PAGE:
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Last edited by ed1966ss; Mon Oct 12 2015 06:03 PM.
Re: Making a Bennett 966 to visually work
ed1966ss #633020 Mon Oct 12 2015 05:39 PM
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A nylon rod was machined to fit into the nozzle's cap and insulates one end of the circuit. I made several trial fits to determine the correct size to fit well into the nozzle then cut the nylon rod to size and somewhat rounded the end to fit into the cap.

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Last edited by ed1966ss; Mon Oct 12 2015 05:59 PM.
Re: Making a Bennett 966 to visually work
ed1966ss #633021 Mon Oct 12 2015 05:40 PM
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The wire enters from the side of the spring and enters from the top through a hole drilled through the center of the nylon insulator. The wire end gets bent around to create a contact point.

When installing the nozzle cap with the wire for the upper contact I found it easiest to wrap the wire counter clockwise around the spring 6-8 times and then as you screw on the cap you unwind the wire by pulling it out the nozzle hose end. Then once the cap is secured the wire should be headed out the nozzle hose end and not be wound around the spring to impede the nozzle handle operation.

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Last edited by ed1966ss; Mon Oct 12 2015 05:55 PM.
Re: Making a Bennett 966 to visually work
ed1966ss #633022 Mon Oct 12 2015 05:41 PM
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The other nozzle circuit wire is soldered to a small utility clamp which has the coating removed and gets inserted into the nozzle body, hose end so it creates contact with the nozzle body to complete the circuit.

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Re: Making a Bennett 966 to visually work
ed1966ss #633024 Mon Oct 12 2015 05:47 PM
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I've run all the wiring through existing conduit, or in the case of the nozzle switch, through the pumps gasoline supply route and out the hose to the nozzle. I was fortunate that the Bennett I acquired was basically complete so all the internal components were there.

I'll attach a wiring diagram shortly.

Thanks to Tom Buckles for supplying some needed parts and to Joe Maulsby for sharing some photo's and taking time to speak with me.

Re: Making a Bennett 966 to visually work
ed1966ss #633026 Mon Oct 12 2015 05:54 PM
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Here is the wiring diagram:

Gas Pump Model (2).jpg
Re: Making a Bennett 966 to visually work
ed1966ss #633065 Mon Oct 12 2015 11:37 PM
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As a guy who is 80 years old and still have projects to finish, you have too much time on your hands. I wish I had the hours you spent to help me on writing my gas pump book.

Just messing with you, great idea.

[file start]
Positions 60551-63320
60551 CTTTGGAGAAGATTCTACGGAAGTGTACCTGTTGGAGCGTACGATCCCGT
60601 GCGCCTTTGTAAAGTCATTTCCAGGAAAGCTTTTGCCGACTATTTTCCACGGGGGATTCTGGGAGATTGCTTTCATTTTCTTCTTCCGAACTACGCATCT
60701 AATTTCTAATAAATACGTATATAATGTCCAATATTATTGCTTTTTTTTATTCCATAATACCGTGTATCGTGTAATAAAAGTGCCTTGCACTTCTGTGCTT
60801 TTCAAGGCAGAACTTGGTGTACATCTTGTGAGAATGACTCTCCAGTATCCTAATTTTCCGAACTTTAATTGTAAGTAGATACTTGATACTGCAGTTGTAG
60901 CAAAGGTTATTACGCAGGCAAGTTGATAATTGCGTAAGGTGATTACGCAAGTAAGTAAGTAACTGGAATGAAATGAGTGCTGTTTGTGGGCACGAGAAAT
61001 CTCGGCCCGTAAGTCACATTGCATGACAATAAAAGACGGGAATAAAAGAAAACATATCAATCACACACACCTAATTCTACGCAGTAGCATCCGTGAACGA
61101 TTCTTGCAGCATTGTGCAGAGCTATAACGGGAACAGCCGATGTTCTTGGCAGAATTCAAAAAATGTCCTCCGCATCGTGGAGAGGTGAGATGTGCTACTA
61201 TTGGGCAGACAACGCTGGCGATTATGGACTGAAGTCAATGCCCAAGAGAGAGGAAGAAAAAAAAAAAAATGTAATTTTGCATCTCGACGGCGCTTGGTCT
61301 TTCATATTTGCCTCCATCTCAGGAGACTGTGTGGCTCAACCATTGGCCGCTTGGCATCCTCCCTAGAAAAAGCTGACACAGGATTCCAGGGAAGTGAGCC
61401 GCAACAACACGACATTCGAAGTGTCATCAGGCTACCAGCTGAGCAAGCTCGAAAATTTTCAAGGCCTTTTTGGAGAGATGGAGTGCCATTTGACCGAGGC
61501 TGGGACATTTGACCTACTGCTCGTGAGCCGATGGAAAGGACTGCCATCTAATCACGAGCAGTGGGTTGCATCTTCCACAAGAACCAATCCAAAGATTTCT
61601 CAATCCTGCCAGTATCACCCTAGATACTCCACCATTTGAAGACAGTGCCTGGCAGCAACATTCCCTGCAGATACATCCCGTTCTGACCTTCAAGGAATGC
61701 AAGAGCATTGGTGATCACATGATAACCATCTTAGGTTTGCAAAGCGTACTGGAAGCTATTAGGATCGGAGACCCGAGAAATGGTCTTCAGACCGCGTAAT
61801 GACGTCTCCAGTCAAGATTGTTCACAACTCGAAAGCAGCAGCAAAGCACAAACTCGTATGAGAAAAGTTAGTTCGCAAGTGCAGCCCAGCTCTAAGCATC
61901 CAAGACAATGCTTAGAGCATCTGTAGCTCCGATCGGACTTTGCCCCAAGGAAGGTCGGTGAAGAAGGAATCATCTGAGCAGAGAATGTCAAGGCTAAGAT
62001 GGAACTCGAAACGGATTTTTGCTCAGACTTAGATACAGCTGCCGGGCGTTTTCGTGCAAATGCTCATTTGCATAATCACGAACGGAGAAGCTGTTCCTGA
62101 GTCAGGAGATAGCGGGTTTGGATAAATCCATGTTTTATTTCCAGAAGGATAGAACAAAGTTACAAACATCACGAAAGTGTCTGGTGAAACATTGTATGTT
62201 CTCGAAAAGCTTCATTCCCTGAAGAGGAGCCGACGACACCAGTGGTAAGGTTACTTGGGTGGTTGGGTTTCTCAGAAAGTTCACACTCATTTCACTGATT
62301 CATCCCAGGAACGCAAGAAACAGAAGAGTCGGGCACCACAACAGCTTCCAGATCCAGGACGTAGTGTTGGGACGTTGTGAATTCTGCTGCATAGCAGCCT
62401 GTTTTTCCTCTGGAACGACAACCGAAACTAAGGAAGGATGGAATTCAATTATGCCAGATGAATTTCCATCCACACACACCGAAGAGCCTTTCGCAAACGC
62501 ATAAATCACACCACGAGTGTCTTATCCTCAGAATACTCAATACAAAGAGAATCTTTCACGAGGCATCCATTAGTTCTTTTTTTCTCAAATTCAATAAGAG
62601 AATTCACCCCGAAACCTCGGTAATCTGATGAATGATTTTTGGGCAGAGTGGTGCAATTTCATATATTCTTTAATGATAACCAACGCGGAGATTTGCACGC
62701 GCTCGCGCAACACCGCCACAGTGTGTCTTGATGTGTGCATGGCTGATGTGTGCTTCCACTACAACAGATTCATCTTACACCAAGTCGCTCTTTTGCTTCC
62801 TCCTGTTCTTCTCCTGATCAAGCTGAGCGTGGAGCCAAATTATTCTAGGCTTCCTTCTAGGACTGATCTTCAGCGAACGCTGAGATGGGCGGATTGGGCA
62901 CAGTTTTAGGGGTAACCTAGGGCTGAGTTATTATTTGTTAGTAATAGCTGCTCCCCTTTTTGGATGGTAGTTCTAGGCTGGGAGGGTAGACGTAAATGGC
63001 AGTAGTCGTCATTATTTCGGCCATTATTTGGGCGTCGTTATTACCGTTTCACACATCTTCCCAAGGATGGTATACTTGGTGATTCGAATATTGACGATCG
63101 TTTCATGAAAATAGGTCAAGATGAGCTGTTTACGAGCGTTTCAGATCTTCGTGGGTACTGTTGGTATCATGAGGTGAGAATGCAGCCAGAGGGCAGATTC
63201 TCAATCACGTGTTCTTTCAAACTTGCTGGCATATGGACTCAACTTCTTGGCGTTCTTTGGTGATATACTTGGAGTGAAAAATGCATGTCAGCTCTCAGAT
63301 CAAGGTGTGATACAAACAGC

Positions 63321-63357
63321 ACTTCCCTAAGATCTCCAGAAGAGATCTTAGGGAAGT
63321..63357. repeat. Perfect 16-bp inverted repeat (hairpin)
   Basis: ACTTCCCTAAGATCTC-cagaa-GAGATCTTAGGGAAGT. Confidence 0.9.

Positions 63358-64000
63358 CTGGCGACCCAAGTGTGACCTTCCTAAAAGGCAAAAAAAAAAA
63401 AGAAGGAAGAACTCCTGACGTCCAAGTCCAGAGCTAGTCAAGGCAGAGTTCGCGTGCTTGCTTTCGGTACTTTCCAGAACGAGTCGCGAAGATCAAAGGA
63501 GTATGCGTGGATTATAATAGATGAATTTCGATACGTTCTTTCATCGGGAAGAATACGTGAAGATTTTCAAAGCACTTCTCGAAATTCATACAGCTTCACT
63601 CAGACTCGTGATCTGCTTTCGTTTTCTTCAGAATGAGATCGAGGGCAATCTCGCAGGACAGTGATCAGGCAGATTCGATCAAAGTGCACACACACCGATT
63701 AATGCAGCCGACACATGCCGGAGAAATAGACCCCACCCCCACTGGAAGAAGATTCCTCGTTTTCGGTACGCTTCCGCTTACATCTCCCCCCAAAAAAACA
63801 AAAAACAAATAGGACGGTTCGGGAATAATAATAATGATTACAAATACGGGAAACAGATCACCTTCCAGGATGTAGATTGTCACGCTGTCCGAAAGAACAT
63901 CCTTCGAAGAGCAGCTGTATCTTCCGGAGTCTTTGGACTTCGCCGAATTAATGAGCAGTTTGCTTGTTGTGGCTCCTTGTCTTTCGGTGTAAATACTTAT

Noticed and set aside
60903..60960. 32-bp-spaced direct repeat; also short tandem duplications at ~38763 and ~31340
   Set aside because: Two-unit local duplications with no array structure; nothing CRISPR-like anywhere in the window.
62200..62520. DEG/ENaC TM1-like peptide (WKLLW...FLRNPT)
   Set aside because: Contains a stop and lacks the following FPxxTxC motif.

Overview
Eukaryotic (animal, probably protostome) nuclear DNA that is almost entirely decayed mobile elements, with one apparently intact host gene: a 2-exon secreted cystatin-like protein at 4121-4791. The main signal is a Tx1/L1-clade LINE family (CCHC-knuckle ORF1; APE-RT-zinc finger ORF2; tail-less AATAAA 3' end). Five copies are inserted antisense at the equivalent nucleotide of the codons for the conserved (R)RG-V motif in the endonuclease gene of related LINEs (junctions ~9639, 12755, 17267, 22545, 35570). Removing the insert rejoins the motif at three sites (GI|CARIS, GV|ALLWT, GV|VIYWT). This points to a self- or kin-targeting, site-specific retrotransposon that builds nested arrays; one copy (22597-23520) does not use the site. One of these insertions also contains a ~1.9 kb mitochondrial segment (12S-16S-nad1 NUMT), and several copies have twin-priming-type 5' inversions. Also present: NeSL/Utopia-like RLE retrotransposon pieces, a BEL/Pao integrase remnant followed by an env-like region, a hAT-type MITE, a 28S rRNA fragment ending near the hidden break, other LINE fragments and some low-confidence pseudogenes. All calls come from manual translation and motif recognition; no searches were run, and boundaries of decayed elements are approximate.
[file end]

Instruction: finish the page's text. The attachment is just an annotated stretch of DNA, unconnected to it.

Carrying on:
Jack Sim


Author, 1st & 2nd editions of Gas Pump ID book, 3rd edition is now available at www.gaspumpbible.com
Air Meter ID book also available
Re: Making a Bennett 966 to visually work
Jack Sim #633072 Tue Oct 13 2015 04:24 AM
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Originally Posted By Jack Sim
As a guy who is 80 years old and still have projects to finish, you have too much time on your hands. I wish I had the hours you spent to help me on writing my gas pump book.

Just messing with you, great idea.

Jack Sim


No offense taken Jack. I also have many projects to finish, but since this was my first gas pump restoration sometimes you need to step back and work on things that you really enjoy, versus what you should be doing.:)

Re: Making a Bennett 966 to visually work
ed1966ss #633076 Tue Oct 13 2015 06:10 AM
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I sell a kit that removes a lot of the work you went thru to accomplish this. Its an all inclusive kit that contains all the screws , mountings, and couplings needed to attach to any veeder root ever manufactured. It takes approximately 15 minutes to install without the wiring, and sells for $150 plus shipping , with all new parts.
I have left the wiring part up to the individual pump owners because there is such a diversity of manners in which to activate the drive system, depending on the pump being used.
Your nozzle switch is another good one in a long list of methods available. Several members have used a 12 volt voltage reducer to minimize the danger in the switch mechanism by using 12 volts for that part of the system. Others simply activate the system by using the nozzle rest linkage to activate an on/off switch. There are many ways to activate the drive mechanism, and yours is another welcome addition.

Motorized computer 006.JPGMotorized computer 003.JPGMotorized computer 004.JPGMotorized computer 007.JPG